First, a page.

On Wed, 13 Jul 2005, Niall O Broin wrote:
> According to Wikipedia, yes, though we all know now that that is a
> very unreliable source. But when you think about it, it makes
See my reply to Ander's, Wikipedia is right and wrong. The Japanese
apparently did design a cheap kamikaze plane, and build it in small
quantities - but it never saw operational use.
So, in operational terms, that's apparently a myth.
The japs also had a rocket powered kamikaze (shinsen or something)
which was launched from under a 'Betty' bomber, but the only time
they were used all of the bombers were shot down before they could
release their kamikaze rocket planes. Unfortunately, the rocket
planes had a range of 10 miles or so, which meant the slow bombers
carrying them had to get /really/ close and the americans had plenty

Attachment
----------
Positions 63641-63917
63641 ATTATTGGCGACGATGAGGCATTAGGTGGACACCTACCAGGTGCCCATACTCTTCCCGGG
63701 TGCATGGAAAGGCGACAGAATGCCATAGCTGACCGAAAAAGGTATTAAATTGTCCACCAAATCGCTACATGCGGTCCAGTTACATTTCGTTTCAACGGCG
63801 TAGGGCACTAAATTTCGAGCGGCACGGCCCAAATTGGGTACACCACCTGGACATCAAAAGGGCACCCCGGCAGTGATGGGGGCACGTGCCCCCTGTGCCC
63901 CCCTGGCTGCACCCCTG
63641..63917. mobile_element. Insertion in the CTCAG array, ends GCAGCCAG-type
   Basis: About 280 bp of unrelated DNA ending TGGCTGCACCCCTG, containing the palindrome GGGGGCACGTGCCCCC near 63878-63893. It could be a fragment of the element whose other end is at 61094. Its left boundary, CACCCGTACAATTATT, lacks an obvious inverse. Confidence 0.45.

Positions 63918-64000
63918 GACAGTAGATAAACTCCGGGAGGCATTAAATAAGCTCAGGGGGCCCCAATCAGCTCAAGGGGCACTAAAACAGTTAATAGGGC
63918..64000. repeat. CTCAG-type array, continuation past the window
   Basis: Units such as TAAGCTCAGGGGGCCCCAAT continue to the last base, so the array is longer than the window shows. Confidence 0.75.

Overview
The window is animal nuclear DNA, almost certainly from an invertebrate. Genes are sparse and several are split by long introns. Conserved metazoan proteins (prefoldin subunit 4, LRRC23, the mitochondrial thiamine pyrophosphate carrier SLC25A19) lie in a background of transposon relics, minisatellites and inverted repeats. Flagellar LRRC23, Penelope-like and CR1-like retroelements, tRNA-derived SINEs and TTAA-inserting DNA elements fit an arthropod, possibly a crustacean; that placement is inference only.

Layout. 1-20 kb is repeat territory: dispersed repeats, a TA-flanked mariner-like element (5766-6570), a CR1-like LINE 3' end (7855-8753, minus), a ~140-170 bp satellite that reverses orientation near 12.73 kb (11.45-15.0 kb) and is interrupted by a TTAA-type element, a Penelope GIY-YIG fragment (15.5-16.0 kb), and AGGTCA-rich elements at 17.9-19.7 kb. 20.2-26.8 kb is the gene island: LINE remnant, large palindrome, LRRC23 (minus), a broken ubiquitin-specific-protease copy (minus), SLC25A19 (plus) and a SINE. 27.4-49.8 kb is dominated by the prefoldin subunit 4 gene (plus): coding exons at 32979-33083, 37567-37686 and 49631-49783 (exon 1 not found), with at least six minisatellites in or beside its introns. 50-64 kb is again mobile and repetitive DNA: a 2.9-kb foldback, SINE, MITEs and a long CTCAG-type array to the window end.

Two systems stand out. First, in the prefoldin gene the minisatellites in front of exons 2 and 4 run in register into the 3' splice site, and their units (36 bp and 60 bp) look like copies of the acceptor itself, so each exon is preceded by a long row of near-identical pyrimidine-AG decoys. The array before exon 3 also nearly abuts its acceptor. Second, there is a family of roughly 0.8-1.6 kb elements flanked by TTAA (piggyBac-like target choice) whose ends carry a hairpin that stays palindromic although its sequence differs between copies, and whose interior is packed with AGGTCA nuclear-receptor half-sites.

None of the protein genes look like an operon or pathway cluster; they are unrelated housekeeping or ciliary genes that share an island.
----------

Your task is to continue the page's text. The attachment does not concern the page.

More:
of time to deal with them.
> basically propping the fuselage on a trolley, more or less, made
> sense in a number of ways.
Makes sense, the Japs tried it - never saw operational use. Don't
believe everything you read (including anything written by me ;) ).
> Damn but that was an expensive defense mechanism - they used up an aircraft
> at every launch?
Unless close to land, Yep. So in the atlantic, pilot almost certainly
would have to ditch. In the mediterrean there might have been
friendly air fields nearby.
But not every convoy got attacked by Condors. Later in the war the
allies had far more in the way of escort capability (particularly
once the americans joined..).
Paul Jakma paul at clubi.iepaul at jakma.org Key ID: 64A2FF6A
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